Deal volume is well off its peak, and that’s compelling PE firms to get creative when it comes to getting transactions done.
That was the upshot of a recent webinar featuring Harv Barenz, partner at Palo Alto-based buyout firm HGGC; Dominic Chan, director and head of financial sponsor coverage at San Francisco-based investment bank Vaquero Capital; Andrew Morrow, Los Angeles-based managing director in the financial sponsors group at Houlihan Lokey; and Nadim Malik, founder and CEO of New York City-based SPS by Bain & Co.
The speakers described a softening market where many sellers remain on the sidelines, reluctant to do a transaction at a sub-optimal time or stymied by the shutdown of the syndicated loan market. Companies that are making it to market, they said, tend to be either strong performers (and thus commanding top dollar) or poor performers in need of cash.
Bain & Co.’s Malik pointed to a “mismatch” in expectations of buyers and sellers over price as one reason for the impasse. “We don’t have hard data yet, but it’s pointing in the direction that there’s going to be a larger percentage of deals that are launched in the current market that don’t end up transacting or are just going to take longer to close.”
That deal sponsors face an M&A slowdown was amply demonstrated by statistics generated by SPS by Bain & Co., a provider of deal sourcing tools and analytics. At 10,694, the number of North American M&A deals of $10 million or more in EV that closed in 2022 was off 15 percent from the prior year. In the first quarter, deal volume dropped and even more dramatic 32 percent from the same period a year before, although the percentage will likely fall as more data comes in.
All that said, the speakers were eager to do deals, with HGGC’s Barenz noting that “history has been favorable to private equity firms that have invested during times of slow growth or even in recession.” Barenz and fellow speakers pointed to some of the creative ways deals are still getting done in the market:
- Going where the deals are: Deal volume in certain industries has held up better than in others, and business services has been a particularly strong sector. The 1,703 business services deals that closed last year marked just an 8 percent drop from the prior year, compared with a 15 percent drop in the overall market, according to data from SPS by Bain & Co.
- Finding the hot sub-sectors: Tech deals saw a 23 percent drop in overall deal volume last year, but you can still find pockets of strong activity. Vaquero Capital’s Chan said he’s seeing plenty of deals involving software companies that address pain points in supply chain management, labeling, logistics, and shipping. Education technology also remains a popular area for M&A; Chan said he had just returned from an education technology conference with more than 10,000 people in attendance. Chan further pointed to restaurants, travel and hospitality as markets that are “roaring back” as people race to make up time lost to the pandemic.
- Closing add-ons: Deal sponsors may be struggling to find new platform companies. But they’re still doing small add-on deals, particularly if they can arrange them without upsetting their original financing terms. So far this year, private equity firms have closed nearly three add-ons for every platform deal, according to SPS by Bain & Co. That ratio has grown every year since 2016, when it was just 1.4.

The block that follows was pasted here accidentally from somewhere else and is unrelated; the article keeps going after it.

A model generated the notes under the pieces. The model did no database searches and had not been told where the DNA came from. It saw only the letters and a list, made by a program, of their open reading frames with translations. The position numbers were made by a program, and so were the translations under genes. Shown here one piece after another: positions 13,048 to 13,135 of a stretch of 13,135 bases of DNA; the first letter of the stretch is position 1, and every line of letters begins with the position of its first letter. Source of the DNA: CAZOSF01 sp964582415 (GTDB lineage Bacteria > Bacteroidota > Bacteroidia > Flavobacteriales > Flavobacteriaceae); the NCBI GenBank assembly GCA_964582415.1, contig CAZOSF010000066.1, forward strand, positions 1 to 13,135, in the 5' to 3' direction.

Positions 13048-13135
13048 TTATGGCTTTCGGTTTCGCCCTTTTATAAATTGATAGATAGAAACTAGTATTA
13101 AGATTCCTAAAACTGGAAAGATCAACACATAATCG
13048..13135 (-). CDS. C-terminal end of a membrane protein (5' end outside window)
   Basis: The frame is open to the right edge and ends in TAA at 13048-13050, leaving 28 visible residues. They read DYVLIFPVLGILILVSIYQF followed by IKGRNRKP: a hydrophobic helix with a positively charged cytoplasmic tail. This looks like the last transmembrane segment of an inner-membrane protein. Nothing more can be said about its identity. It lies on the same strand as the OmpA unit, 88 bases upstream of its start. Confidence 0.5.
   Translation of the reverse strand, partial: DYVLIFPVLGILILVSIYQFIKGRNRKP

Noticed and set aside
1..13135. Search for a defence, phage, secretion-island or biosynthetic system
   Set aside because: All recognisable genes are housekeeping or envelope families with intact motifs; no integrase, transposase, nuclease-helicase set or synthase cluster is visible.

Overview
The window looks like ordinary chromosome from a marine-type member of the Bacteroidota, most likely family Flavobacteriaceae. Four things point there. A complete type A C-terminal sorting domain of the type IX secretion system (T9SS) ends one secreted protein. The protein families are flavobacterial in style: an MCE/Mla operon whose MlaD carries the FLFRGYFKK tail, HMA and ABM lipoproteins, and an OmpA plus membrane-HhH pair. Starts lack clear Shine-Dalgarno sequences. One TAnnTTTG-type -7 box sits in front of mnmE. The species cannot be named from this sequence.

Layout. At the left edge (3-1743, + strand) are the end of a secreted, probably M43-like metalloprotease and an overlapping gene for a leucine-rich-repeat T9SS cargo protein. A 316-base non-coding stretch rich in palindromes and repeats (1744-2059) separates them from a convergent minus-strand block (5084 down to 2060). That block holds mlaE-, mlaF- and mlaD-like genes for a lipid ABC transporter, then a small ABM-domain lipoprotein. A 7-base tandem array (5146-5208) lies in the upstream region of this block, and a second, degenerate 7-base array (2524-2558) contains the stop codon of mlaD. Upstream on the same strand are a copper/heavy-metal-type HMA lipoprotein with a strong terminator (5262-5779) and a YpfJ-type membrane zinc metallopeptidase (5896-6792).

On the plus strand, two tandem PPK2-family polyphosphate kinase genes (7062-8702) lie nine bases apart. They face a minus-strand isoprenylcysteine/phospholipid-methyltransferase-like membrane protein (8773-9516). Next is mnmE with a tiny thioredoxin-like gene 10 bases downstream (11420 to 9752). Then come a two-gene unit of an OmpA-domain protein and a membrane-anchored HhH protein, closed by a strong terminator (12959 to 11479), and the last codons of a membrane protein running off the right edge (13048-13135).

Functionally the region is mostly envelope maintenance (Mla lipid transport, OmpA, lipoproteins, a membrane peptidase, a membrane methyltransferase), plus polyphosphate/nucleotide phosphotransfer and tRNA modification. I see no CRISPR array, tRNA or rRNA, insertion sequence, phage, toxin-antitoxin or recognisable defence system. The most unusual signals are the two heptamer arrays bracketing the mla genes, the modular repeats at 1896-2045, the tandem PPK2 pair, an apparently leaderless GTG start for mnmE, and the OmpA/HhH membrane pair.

- Using seller notes, earnouts: Houlihan Lokey’s Morrow said he’s seeing more deals include seller financing as a way to close financing gaps in deals. “What’s interesting about this is it’s typically a cheaper cost of capital relative to other junior financing options for the buyer,” he said. Buyers and sellers are also including more earnouts in their purchase agreements. Such payments, tied to future performance, can bridge differences in valuation by protecting buyers against financial projections that prove too optimistic.
- Taking minority stakes: HGGC, a seasoned minority-stake investor, said the strategy can be particularly effective in times like these. Sellers can take some money off the table, or raise growth capital, without giving up control of their companies. For their part, buyers can invest without having to replace debt financing that was put in place when terms were far more favorable. “Markets are thawing, but they’re not back,” said Barenz. “And so we’re taking a different approach to trying to get deals done.”
Such strategies may prove popular for the foreseeable future, as the outlook for M&A activity remains subdued amid widespread predictions of a recession.
Polled on how many platform companies they expect to close this year, more than half of the webinar participants, or 55 percent, said they expect the number to be down this year. Another 23 percent said even with last year.
Still, SPS by Bain & Co’s Malik said that predictions of a bad recession may well prove too dire. And he pointed out that private equity firms this year should be motivated both as buyers (to deploy the dry powder they’ve accumulated) and as sellers (to keep their investors happy by providing distributions).
“I would expect things to pick up in the second half of the year,” he said.